Businessman detention shocks Japan firms in China, dampens sentiment
The recent detention of a senior Japanese pharmaceutical company official in Beijing has shocked Japanese businesses operating in China, with momentum for their China-bound investment dampened as the incident has triggered fresh anxiety over the risks of doing business in the Communist-led nation.
The businessman in his 50s, who was detained in the Chinese capital this month and whom Astellas Pharma Inc. has since confirmed as one of its employees, may be facing spying allegations.
But it is customary in China that allegations concerning national security are not released and trials are closed to the public. Even after rulings are finalized, the details are not announced in most cases.
Some Japanese company officials in China say it is unclear what kind of activities could constitute crimes in the Asian country and they do not know what exactly they should heed to avoid an unexpected detention.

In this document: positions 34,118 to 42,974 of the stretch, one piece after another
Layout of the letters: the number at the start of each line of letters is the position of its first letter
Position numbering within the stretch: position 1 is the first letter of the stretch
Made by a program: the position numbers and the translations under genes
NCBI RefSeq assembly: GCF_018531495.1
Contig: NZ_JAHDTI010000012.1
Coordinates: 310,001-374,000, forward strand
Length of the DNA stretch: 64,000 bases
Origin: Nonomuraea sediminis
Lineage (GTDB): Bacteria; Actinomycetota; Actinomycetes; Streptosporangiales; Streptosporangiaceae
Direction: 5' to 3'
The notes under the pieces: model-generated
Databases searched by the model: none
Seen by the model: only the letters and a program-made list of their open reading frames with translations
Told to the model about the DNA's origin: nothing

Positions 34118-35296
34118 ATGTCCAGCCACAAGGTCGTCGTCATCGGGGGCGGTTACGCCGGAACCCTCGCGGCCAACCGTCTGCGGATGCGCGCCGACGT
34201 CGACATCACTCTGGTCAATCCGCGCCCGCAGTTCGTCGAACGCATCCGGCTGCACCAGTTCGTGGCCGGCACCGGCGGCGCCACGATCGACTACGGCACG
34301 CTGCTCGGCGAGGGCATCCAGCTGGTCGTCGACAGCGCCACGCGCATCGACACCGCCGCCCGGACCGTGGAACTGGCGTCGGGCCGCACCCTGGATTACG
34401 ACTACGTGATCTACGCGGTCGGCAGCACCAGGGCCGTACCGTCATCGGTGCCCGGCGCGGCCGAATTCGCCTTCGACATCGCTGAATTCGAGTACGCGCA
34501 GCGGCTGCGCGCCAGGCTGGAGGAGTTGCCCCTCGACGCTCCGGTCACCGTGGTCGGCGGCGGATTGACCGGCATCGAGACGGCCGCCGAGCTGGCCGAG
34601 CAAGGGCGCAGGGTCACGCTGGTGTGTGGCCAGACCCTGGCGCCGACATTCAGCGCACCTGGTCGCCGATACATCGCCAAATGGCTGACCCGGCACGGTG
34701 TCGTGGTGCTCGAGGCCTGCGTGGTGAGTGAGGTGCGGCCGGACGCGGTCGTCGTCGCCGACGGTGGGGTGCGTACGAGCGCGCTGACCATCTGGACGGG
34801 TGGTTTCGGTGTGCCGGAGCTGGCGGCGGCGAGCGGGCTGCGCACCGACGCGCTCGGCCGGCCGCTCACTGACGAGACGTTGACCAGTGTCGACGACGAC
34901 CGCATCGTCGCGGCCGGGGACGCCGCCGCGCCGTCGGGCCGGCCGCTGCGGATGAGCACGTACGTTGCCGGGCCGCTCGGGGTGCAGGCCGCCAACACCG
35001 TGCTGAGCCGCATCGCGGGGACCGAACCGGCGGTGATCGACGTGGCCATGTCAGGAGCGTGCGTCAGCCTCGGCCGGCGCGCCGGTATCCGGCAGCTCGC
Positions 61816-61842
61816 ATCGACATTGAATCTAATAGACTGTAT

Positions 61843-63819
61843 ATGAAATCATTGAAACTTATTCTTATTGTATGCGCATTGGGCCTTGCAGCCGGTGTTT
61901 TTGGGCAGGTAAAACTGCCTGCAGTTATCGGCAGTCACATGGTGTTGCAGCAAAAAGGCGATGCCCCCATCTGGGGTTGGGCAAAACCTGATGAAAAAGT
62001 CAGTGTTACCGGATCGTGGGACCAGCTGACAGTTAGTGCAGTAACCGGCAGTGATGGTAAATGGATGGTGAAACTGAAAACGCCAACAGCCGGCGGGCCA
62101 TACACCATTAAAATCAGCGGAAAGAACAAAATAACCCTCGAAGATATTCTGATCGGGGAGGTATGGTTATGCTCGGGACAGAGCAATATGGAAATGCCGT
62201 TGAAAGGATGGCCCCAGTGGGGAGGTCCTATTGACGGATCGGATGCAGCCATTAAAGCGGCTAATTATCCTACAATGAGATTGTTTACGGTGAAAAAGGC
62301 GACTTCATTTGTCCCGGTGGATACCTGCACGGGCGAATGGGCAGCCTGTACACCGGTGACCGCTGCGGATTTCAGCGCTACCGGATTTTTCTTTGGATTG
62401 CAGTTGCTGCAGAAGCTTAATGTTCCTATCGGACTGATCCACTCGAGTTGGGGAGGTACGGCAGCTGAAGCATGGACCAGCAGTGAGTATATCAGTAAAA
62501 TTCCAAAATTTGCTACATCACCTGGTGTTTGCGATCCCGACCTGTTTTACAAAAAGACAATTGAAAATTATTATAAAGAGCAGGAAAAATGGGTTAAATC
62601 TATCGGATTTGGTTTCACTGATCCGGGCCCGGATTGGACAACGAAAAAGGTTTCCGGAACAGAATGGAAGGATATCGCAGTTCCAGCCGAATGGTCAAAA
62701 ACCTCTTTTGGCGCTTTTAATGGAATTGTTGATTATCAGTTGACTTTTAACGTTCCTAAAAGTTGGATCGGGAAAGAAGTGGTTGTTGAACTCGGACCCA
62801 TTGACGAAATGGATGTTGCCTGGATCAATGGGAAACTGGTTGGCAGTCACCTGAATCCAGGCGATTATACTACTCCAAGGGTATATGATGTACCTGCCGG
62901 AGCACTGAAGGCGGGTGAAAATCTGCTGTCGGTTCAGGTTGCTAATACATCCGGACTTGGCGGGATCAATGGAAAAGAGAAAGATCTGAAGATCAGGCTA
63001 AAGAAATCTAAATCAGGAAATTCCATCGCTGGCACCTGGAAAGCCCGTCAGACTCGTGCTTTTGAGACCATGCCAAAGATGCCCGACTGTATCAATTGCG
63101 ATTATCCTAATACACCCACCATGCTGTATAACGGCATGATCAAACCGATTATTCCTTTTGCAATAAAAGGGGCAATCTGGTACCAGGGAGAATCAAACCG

As the detained businessman was not identified when the incident was reported Saturday, some Japanese companies rushed to confirm the safety of their officials in China.
The Astellas Pharma official, who was held by Chinese authorities just before his planned return to Japan this month, was a long-term Beijing resident who formerly served as a senior executive of the Japanese Chamber of Commerce and Industry in China, according to sources familiar with the matter.
On Sunday evening, the Japanese Embassy in Beijing briefed about a dozen senior members of the chamber on the case. Participants said Japanese Ambassador to China Hideo Tarumi pledged all-out efforts to secure the businessman’s early release.
Some chamber members suspect the Chinese authorities may have made an arbitrary decision to nab the businessman, and are worried that they too could face detention.
A member of a group promoting Japanese firms’ entry into the Chinese market was disappointed at the businessman’s detention, saying it would discourage many companies from expanding their businesses even though COVID-19 infections have subsided in China.
“Many Japanese companies would think twice and refrain from boosting investment” in China, the group member said.